I thought it would be good to connect the most important aspects I have discovered so far- for sure, some new will follow soon- finally that is what I’ll do in the following text, at the same time I would like to reflect my work with this theme.
When I started reading “The Right Stuff” -to be honest- I had no really idea what would expect me there. For sure I thought about the right stuff for success, probably also that he would mention some skills people should have, but I thought about skills like math etc. again…
But then Friedman started his chapter with ‘to learn how to learn’, in addition he explained that it is equal which class you take- it is just important that you have got the right teacher giving you the motivation to start love learning and so ‘to learn how to learn’. He goes on with navigation in the world wide web , moreover that it is important to decide wether this source is trustful or not – aspects where I totally agree with him.
The next part of his chapter was a little bit confusing. What is PQ, what is CQ and why didn’t I heard about this before, when he tells me that this is more important than IQ? In this part of the chapter I got to know the ‘Passion Quotient’, the ‘Curiosity Quotient’ and the ‘Intelligence Quotient ‘(but of this one I of course already heard of before!;-)). His theory was risky and it activated me to do research about it and this again took me to Virender Kapoor. “The Greatest Secret of Success” is the title of the book this man has written. My curiosity was roused – I tried to get this book but my navigation skill told me that this website does not look really trustful and I was shocked because something happened to me, which had never happened before: You can’t find this on amazon.de and also google didn’t show me a website which looks more serious…But while I am writing this, I think I’ll ask tomorrow in a bookstore, because this book seems to very very interesting. Oh, just to mention this at this time again:This book deals also with the topic that passion and curiosity matter more than Intelligence. A discussion came up on my blog with jeylay and lemontree with the conclusion that passion and curiosity are very important, but that intelligence is the basis for this. It would be very interesting to hear who Virender Kapoor argues to base his theory.
Friedman is also talking about a many-sided education in “Stressing Liberal Arts”. There he quotes a speech of Steve Jobs at the Stanford university. And I was impressed of the background of Steve Jobs, but I didn’t mentioned it before – so maybe now is the right moment.
Steve Jobs biological mother was very young , that is the reason why she decided to put him for adoption. Her condition was that the ‘new parents’ have to be graduated from college, so that he will go one day to college too. She chose a lawyer and his wife but “at the last minute” before he was born they decided that they want a daughter not a son. Finally he was adopted by non college-granduates and they had to promise that he will go one day to college – otherwise she would refuse the adoption. They did and Jobs chose later on a collage which was very expensive, but after a few months the noticed that it doesn’t make any sense to spend there for him:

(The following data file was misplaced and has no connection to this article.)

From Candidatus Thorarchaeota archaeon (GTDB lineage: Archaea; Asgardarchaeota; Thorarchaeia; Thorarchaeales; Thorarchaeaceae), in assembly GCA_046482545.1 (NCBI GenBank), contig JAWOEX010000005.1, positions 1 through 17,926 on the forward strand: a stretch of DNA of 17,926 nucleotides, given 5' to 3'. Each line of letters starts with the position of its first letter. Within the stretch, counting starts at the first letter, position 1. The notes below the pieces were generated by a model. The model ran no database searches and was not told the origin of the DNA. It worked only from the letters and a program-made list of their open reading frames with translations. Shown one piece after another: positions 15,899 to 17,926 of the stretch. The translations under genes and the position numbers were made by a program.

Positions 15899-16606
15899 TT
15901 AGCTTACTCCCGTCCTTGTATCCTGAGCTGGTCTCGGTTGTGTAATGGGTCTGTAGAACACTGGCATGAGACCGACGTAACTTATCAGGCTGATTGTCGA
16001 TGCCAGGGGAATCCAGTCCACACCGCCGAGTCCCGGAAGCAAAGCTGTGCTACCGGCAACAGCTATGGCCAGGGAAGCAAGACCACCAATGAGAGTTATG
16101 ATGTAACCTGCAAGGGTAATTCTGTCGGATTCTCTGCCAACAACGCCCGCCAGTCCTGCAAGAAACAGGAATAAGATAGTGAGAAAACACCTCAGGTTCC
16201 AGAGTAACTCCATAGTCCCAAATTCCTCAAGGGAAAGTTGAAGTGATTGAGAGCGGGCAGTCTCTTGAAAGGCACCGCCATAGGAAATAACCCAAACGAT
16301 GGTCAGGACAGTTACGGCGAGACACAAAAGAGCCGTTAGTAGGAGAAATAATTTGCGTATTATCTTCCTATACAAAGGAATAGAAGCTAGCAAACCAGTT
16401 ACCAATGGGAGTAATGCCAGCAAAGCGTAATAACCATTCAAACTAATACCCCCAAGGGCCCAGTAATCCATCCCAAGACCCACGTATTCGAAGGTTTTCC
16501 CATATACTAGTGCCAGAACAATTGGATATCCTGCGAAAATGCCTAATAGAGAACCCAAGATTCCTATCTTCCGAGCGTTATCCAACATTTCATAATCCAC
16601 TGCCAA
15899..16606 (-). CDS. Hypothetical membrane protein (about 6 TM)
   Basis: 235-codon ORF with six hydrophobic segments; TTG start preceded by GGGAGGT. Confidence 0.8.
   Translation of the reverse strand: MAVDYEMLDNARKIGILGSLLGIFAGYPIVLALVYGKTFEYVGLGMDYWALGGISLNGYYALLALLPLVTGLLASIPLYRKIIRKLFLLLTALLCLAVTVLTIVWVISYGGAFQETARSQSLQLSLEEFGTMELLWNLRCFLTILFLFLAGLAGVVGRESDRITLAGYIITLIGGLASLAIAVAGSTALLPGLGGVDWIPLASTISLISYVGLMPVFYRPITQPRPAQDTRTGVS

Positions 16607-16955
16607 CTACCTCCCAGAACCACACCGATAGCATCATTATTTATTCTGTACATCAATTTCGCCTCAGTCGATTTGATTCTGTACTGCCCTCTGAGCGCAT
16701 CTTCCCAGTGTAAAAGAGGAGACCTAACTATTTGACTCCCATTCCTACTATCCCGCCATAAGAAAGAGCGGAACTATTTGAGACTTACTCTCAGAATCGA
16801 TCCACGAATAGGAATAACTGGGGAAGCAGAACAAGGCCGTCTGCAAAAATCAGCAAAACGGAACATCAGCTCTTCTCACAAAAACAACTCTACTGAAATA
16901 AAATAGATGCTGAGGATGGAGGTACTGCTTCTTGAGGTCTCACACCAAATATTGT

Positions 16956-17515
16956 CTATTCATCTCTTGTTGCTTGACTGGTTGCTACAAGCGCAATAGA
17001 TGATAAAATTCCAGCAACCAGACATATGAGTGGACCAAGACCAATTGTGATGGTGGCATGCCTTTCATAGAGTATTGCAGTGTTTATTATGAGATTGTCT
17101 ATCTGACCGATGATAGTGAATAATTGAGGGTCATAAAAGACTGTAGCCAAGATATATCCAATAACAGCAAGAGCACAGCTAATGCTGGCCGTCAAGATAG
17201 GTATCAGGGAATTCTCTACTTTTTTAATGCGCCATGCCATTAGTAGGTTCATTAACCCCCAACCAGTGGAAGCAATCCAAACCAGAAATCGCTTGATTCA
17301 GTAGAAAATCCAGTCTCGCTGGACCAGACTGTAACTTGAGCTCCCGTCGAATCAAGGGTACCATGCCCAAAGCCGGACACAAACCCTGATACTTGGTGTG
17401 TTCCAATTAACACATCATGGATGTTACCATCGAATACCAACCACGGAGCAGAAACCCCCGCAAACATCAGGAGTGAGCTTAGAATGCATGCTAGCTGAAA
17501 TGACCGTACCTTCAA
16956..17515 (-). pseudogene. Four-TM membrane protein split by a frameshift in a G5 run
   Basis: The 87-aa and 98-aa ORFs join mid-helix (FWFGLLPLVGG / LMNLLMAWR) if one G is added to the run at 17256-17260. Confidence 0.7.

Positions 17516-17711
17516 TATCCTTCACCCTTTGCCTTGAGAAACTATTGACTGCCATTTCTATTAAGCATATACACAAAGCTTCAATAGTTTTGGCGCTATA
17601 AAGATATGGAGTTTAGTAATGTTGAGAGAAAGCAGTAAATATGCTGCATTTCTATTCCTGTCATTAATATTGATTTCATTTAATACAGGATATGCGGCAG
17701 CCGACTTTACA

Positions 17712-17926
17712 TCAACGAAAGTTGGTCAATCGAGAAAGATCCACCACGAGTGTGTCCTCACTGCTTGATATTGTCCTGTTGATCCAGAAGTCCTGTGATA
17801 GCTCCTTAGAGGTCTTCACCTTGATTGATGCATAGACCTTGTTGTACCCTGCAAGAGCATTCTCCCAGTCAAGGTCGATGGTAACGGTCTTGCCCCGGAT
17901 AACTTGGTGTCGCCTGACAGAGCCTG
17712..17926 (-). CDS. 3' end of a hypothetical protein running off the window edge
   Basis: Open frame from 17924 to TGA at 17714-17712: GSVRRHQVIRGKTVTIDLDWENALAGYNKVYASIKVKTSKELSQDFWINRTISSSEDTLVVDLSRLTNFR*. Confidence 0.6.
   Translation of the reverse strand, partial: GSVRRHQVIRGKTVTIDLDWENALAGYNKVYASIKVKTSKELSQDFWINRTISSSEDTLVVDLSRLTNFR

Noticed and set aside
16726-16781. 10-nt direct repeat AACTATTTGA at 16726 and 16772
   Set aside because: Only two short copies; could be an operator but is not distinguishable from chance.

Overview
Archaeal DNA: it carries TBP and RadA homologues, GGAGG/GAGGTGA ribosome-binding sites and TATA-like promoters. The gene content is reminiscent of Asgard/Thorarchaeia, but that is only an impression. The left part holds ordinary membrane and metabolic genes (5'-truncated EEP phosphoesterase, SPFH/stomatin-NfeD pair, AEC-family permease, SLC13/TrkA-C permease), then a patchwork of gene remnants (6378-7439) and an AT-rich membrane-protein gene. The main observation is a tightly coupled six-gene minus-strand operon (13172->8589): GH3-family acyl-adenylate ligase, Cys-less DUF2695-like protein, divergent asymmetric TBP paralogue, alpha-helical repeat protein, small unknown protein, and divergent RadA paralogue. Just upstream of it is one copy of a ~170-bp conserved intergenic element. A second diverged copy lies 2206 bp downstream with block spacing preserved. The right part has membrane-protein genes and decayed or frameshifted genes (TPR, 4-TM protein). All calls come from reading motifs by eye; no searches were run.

“After six moths, I couldn’t see the value in it. I had no idea what I wanted to do with my life and no idea how college was going to help me figure it out. And here I was spending all of the money my parents had saved their entire life.”
Then he dropped out. His life became harder from now on but he could “stop taking the required classes” he wasn’t interested in. And for this he slept on the floor in friend’s rooms and returned coke bottles to get money for something to eat. But he never regretted that he followed his intention and curiosity. This took him into calligraphy classes and this – as we now- brought him later on to his success and also the company ‘Apple’.
“You can’t connect the dots looking forward; you can only connect them looking backwards. So you have to trust that the dots will somehow connect in your future, You have to trust in something- your gut, destiny, life, karma, whatever. This approach has never let me down, and it has made all the differences in my life.”
Steve Jobs was such a successful person, but before I have read this, I had no idea of his background, still he is very impressive. Moreover that he reached his goals by trusting in his heart.
The first analysis of “The Right Stuff” demonstrated me his argumentation strategy : To remove the distance between him and the audience. Finally this is what he does with a really effecting motive: childhood. That was the reason I quoted him with this firetruck thing. Because he had success with this in my case, I really often thought about this sentence and about the ‘childlike feeling’ we have to rediscover.
Further I also found some childlike feeling in the movie “Outsourced” we watched in class and about which I wrote a movie review. From the moment on Todd starts to engage in the country, or when he starts to do what he wants to do at “Holi” he feels fine and it feels like being home somehow. Or when you take a look at his employees : From the moment on where their could design their place of work how they want(bring some personal stuff etc.) they worked better.
At least I did again some research about passion and curiosity and today this took me to Albert Einstein: “I have no special talents. I am only passionately curious.” This quotation was another proof for what I have learned from Friedman. To come to a conclusion until today I have to say that I totally agree with what Friedman mentioned in this chapter and that my own research just brings other proofs for what Friedman already has said.